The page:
Waterways and oceans represent jobs and food for billions of people around the world. Keeping our marine ecosystems healthy is not just good for the environment and addressing climate change, it is directly linked to alleviating poverty. The private sector plays a significant role in keeping marine ecosystems waste and pollution free while enabling industry to thrive and generating new investment opportunities.
IFC works with the private sector to encourage sustainable and efficient approaches to manufacturing and waste management while identifying solutions that increase energy efficiency, decrease greenhouse gas emissions, and improve livelihoods. From producers to manufacturers and consumers, private sector players are required to help create a circular global economy as a sustainable and long-term solution.
IFC works to improve the connection between supply and demand to develop climate-smart waste management systems, create long-term markets for recycled content, and enable private sector investments. Additionally, the inclusion of the informal sector in investments and solutions is essential to ensure sustainability, development impact, and improve livelihoods.
To effectively reduce marine plastics, IFC works across the plastics value chain.
IFC is working with the private sector to enhance their production, conversion and manufacturing processes. Approaches include using alternative materials, improving traditional manufacturers’ processes for higher recycled content use, and improving packaging design innovation and products to be more durable and multi-use or easier to recycle.
In 2020 IFC’s first-ever blue loan to a global plastic resin manufacturer exclusively focused on mitigating marine plastic pollution. This landmark $300 million financing package to Indorama Ventures Limited (IVL) will help the company reach its goal of recycling 50 billion PET (polyethylene terephthalate) bottles a year by 2025. The funding will help the company increase its recycling capacity in Thailand, Indonesia, Philippines, India, and Brazil—countries which are grappling with mismanaged waste and serious plastic contamination in the environment—and invest in renewable energy and resource efficiency projects.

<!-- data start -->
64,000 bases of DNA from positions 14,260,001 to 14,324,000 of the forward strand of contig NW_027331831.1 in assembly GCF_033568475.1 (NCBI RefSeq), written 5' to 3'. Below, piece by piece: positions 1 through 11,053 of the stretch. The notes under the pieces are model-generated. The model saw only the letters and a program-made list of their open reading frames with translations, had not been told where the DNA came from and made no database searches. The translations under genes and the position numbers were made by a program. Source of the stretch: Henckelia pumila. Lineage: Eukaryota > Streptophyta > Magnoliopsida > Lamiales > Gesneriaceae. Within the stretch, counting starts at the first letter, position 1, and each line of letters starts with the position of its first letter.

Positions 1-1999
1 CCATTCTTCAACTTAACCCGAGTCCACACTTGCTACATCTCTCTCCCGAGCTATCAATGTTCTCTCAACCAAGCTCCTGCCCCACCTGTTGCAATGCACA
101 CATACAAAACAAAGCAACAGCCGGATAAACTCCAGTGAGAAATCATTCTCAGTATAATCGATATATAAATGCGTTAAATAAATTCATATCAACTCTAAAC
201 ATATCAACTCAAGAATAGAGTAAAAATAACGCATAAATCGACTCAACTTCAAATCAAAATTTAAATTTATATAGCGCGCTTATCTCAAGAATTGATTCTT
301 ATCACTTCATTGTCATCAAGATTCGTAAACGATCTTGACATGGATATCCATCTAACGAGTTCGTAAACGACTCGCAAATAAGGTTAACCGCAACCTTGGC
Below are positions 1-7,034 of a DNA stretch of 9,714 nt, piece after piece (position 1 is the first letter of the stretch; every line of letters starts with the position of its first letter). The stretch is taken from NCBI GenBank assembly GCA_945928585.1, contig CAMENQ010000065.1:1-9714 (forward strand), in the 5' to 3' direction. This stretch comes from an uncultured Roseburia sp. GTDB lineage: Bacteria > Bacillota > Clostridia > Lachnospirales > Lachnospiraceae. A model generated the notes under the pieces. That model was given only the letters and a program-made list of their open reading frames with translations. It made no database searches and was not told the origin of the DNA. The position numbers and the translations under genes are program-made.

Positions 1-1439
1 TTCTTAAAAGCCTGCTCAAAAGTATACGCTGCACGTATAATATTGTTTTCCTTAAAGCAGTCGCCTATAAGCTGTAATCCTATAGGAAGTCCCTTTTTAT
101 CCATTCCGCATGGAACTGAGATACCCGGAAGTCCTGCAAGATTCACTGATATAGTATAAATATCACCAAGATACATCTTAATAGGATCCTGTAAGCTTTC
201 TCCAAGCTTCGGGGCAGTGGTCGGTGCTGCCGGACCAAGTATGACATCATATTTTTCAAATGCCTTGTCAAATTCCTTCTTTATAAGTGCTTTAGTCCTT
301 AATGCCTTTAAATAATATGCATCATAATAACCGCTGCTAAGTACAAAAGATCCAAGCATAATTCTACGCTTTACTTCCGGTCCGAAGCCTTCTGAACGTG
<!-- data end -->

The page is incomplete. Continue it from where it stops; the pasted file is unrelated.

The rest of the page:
In 2009, IFC invested US$33 million in a recycling facility that will convert used plastic bottles into food-grade, recycled resin that will be sold to the Mexican soft-drinks bottling industry. The success of the project relied on a stable domestic supply on one side, and the commitment from Coca-Cola as the main off-taker of the production on the other.
By mobilizing private sector finance, supporting financial institutions, and developing innovative products IFC is helping improve the quantity, quality, and supply of recycled plastics to meet growing demand and support circularity.
IFC works directly with private sector entities and municipalities to improve solid waste management and recycling approaches. In many instances, solid waste – particularly plastic waste – is mismanaged, meaning that it can “leak” into waterways, reaching oceans. Improved waste infrastructure and collection systems/services can ensure that more waste is captured at its source. When incorporated within a broader waste management strategy, these collection services can sort and process recyclable content that is desirable to a potential off taker. Ensuring adequate supply of recyclable content is essential to supporting global manufacturing entities seeking to meet their recyclable content goals.
IFC committed a US$60 million mezzanine investment in ALBA Asia Group, a pan-Asia waste management and recycling company. This is IFC’s first investment in the hazardous waste sector globally, aimed at enhancing environmentally sustainable waste management in the region.
Municipalities around the world have also engage with IFC to improve solid waste management processes, specifically collection of recyclable plastics, sorting, disposal, and energy recovery.
In Vietnam, IFC and the WB are actively advising governments to improve their understanding of the sources, pathways and economic impacts of land-based plastic pollution to develop their National Action Plan on the Management of Marine Plastic Litter; to support investments in solid waste management while paving the way for private sector solutions via value-chain diagnostics, public-private dialogue, and ultimately investments that will have an impact.
In Thailand, a joint engagement between IFC and WB is helping to deepen knowledge on the material flow and recycling markets to support the development of the National Action Plan for Marine Plastic Debris 2020-2027. This work also aims to increase awareness and strengthen coordination among and between private and public stakeholders to inform strategies.